It is our responsibility to remember, to research, to honor and re-honor our own dead. But the forgetting? That part isn't entirely our fault. Revisionist history is as American as fried chicken and apple pie. Black people in the U.S. manifest the best and worst of what this country has to offer. Its determined hope, drive and ambition for the future. Its self-centered and viral xenophobia. Its radical love and sense of global citizenship. And its selective amnesia to any and all facts that might restate, reshape, reimagine the case--whatever the case of the moment might be.

This existence, with all of its contradictions, has galvanized us but also threaten to tear us apart by blinding us to the truth.

And what is the truth?

What is social justice to a slave?

To struggle on a daily basis--

to love who we wanted when we wanted, to claim family despite the caprice of market prices, to love the land and hate the lash, to love our children and hate their father, to worship fire-breathing gods and goddesses whose power screamed through our skin that we were the chosen ones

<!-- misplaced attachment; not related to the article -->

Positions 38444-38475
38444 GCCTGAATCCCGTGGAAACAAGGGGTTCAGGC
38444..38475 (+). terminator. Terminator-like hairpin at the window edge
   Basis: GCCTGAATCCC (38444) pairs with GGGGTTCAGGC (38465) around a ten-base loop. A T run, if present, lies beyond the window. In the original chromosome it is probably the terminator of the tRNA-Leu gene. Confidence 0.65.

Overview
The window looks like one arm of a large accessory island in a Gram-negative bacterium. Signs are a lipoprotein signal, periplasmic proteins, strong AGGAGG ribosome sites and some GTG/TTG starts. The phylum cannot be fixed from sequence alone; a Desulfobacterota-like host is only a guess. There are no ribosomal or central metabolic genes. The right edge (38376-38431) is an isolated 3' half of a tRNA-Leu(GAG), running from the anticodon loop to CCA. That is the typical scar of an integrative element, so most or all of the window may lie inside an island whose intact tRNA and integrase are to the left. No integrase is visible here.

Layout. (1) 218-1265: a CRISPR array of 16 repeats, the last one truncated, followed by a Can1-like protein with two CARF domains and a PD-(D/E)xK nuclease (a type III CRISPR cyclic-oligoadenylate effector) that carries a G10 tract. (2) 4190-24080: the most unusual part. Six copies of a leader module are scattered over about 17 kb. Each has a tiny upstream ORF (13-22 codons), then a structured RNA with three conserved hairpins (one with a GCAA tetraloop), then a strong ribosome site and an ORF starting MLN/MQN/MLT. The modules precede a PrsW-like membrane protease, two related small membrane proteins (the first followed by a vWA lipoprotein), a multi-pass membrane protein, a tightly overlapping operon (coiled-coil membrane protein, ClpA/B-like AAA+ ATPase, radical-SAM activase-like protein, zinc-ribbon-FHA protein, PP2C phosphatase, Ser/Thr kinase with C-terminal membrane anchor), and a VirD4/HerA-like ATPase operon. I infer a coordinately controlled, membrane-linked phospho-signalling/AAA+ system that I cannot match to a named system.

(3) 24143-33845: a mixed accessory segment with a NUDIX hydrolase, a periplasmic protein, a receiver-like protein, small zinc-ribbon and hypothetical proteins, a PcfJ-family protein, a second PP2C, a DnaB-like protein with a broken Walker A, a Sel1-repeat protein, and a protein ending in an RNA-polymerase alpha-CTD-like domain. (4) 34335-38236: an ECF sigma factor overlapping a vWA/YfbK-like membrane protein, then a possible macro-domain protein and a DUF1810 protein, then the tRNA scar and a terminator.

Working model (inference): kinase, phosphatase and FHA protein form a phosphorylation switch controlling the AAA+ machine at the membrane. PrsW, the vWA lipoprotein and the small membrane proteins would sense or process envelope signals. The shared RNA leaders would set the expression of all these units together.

--to live "while we are alive" not after we are dead.

It is our responsibility to remember our dead and to shape a politics that honors the struggles
of our ancestors. Only we can teach our children how to move forward because only we best recognize the potholes our labor pains left behind.

We can't learn from our experience if we are consistently forgetting it.

We can move forward human, sane and full-bodied if instead of relying on ideology or the caprice of this theoryexpertcounselorpoliticianacademic who happens to be center stage right now (yes, even Barack; yes, even little ole me) we rely on the whole of our experience in the modern world. All fraught and fragile 400+ years and of it. And conduct ourselves accordingly.

Thursday, December 18, 2008